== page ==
Packing the “Ten Essentials” whenever you step into the backcountry, even on day hikes, is a good habit. True, on a routine trip you may use only a few of them or none at all. It’s when something goes awry that you’ll truly appreciate the value of carrying these items that could be essential to your survival.

The original Ten Essentials list was assembled in the 1930s by The Mountaineers, a Seattle-based organization for climbers and outdoor adventurers, to help people be prepared for emergency situations in the outdoors. Back then, the list included a map, compass, sunglasses and sunscreen, extra clothing, headlamp/flashlight, first-aid supplies, fire starter, matches, knife and extra food.

Over the years, the list has evolved to a “systems” approach rather than including individual items. Here’s what it looks like today:

 

Updated Ten Essential Systems

  1. Navigation: map, compass, altimeter, GPS device, personal locator beacon (PLB) or satellite messenger
  2. Headlamp: plus extra batteries
  3. Sun protection: sunglasses, sun-protective clothes and sunscreen
  4. First aid: including foot care and insect repellent (as needed)
  5. Knife: plus a gear repair kit
  6. Fire: matches, lighter, tinder and/or stove
  7. Shelter: carried at all times (can be a light emergency bivy)
  8. Extra food: Beyond the minimum expectation
  9. Extra water: Beyond the minimum expectation
  10. Extra clothes: Beyond the minimum expectation

The exact items from each system that you take can be tailored to the trip you’re taking. For example, on a short day hike that’s easy to navigate you might choose to take a map, compass and PLB, but leave your GPS and altimeter behind. On a longer, more complex outing, you might decide you want all those tools to help you find your way. When deciding what to bring, consider factors like weather, difficulty, duration, and distance from help.

Continue reading below for more information about each of the Ten Essential systems. And for help figuring out what else to bring with you, check out our hiking checklists.

 

1. Navigation

A compass sits on a topographic map

Contemporary navigation tools include five essentials for traveling in the backcountry: a map, compass, altimeter watch, GPS device and personal locator beacon (PLB). Here’s more detail:

  • Map: A topographic map should accompany you on any trip that involves anything more than a short, impossible-to-miss footpath or frequently visited nature trail. Learn how to read a topo map.
     
  • Compass: A compass, combined with map-reading knowledge, is a vital tool if you become disoriented in the backcountry. Many smartphones, GPS devices and watches include electronic compasses, but it’s wise to also carry a standard baseplate compass because it weighs next to nothing and does not rely on batteries, making it an indispensable backup. Learn how to use a compass.

Note: A compass equipped with a sighting mirror can also be used to flash sunlight to a helicopter or rescuer during an emergency.

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  • GPS device: A GPS device allows you to accurately find your location on a digital map. Those designed specifically for outdoor travel are often built rugged and weatherproof. Another popular option is to use a smartphone with a GPS app, but consider that most phones are more fragile so you’ll likely need to protect it with a case. Whichever you choose, keep in mind that these gadgets run on batteries, so you’ll need to monitor your battery power and possibly carry extra batteries. Learn more about choosing and using a GPS.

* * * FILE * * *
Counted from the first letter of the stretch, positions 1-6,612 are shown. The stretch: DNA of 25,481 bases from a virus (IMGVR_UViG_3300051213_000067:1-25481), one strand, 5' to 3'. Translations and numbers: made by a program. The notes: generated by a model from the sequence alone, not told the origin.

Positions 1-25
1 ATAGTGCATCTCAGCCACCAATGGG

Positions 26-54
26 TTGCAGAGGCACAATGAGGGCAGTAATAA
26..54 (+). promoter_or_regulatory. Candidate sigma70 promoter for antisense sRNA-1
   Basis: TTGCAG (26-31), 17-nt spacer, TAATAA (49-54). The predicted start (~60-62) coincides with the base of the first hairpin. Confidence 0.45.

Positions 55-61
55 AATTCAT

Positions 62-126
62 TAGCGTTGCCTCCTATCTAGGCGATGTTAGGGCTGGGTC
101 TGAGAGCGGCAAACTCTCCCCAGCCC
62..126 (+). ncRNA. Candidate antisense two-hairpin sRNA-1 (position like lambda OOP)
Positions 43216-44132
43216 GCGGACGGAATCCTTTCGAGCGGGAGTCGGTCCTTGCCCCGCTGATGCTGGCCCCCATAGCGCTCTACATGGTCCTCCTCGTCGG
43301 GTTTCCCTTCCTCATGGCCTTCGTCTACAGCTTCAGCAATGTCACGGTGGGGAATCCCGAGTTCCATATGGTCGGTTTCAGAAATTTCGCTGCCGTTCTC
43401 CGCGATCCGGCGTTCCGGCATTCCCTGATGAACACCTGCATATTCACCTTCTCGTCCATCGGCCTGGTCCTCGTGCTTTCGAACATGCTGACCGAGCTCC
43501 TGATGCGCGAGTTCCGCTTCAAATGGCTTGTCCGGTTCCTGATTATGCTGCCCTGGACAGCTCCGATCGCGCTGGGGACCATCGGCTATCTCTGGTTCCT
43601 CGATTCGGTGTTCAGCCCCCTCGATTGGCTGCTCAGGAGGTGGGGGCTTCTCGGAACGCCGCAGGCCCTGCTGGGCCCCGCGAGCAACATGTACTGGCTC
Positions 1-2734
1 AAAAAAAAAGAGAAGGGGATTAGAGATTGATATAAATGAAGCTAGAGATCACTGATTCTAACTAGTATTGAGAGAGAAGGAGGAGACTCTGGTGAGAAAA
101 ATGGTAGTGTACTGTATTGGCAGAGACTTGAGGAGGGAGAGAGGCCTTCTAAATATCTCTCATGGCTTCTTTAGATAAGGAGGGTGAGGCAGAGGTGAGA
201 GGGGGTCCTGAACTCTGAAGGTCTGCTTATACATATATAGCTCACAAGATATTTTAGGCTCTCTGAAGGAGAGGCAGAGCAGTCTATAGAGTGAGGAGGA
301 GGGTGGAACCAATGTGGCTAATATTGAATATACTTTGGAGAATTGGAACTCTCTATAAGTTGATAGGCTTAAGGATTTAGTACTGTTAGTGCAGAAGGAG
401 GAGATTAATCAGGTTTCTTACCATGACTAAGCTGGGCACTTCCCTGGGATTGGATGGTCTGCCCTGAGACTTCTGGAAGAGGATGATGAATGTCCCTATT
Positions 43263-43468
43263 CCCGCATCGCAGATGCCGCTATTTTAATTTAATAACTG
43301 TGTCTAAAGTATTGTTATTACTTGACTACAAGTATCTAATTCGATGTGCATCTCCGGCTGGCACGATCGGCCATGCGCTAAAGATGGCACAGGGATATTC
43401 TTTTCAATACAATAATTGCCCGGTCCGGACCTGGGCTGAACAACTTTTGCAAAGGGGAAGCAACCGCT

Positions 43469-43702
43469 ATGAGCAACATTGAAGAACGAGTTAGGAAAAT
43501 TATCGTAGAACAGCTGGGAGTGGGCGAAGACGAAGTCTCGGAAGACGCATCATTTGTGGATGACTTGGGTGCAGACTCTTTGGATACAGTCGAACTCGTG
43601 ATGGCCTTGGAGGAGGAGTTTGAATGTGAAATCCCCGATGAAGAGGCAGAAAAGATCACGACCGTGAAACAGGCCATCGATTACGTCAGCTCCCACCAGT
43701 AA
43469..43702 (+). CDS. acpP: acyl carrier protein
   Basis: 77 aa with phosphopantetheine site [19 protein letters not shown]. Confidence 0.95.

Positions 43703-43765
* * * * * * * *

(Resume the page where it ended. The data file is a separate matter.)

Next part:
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  • Altimeter watch: This is a worthwhile navigational extra to consider bringing along. It uses a barometric sensor to measure air pressure and/or GPS data to provide a close estimate of your elevation. This info helps you track your progress and determine your location on a map.

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  • Personal locator beacon (PLB) or satellite messenger: These gadgets can be used to alert emergency personnel if you need help in the backcountry. When activated in an emergency, they will determine your position using GPS and send a message via government or commercial satellites. A PLB or satellite messenger can be a nice backup to have in case something goes awry, and they will work in remote locations where a cell phone cannot be counted on to have a signal. Learn more about PLBs and satellite messengers.

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2. Headlamp

Two headlamps sitting on top of a backpacking pack

Being able to find your way through the wilderness at night is essential, so you always need to have a light source with you. A headlamp is the preferred choice of most backcountry travelers because it keeps your hands free for all types of tasks, whether that’s cooking dinner or holding trekking poles. Always carry extra batteries. Learn more about headlamps.

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3. Sun Protection

A backpacker wearing a sun hat, sunglasses, and sun-protection clothing

Always pack with you and wear sunglasses, sun-protection clothing and sunscreen. Not doing so can result in sunburn and/or snow blindness in the short term and potentially premature skin aging, skin cancer and cataracts in the long term.

  • Sunglasses: Quality sunglasses are indispensable in the outdoors to protect your eyes from potentially damaging radiation. If you’re planning prolonged travel on snow or ice, you’ll need extra-dark glacier glasses. All sunglasses sold at REI block 100 percent of ultraviolet light (UVA and UVB)—a key function of quality lenses. UVB rays, the rays that can burn your skin, have been linked to the development of cataracts. Groups should carry at least one pair of spare sunglasses in case someone loses theirs or forgets to bring them. Learn more about sunglasses.

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  • Sunscreen: Spending long hours outdoors can expose you to ultraviolet rays, the cause of sunburn, premature skin aging and skin cancer. Wearing sunscreen is recommended to help limit your exposure to UV. When selecting a sunscreen, health experts advise choosing:

    • A formula that offers a sun protection factor (SPF) of at least 15, though SPF 30 is recommended for extended outdoor activity.

    • A formula that blocks both UVA and UVB rays.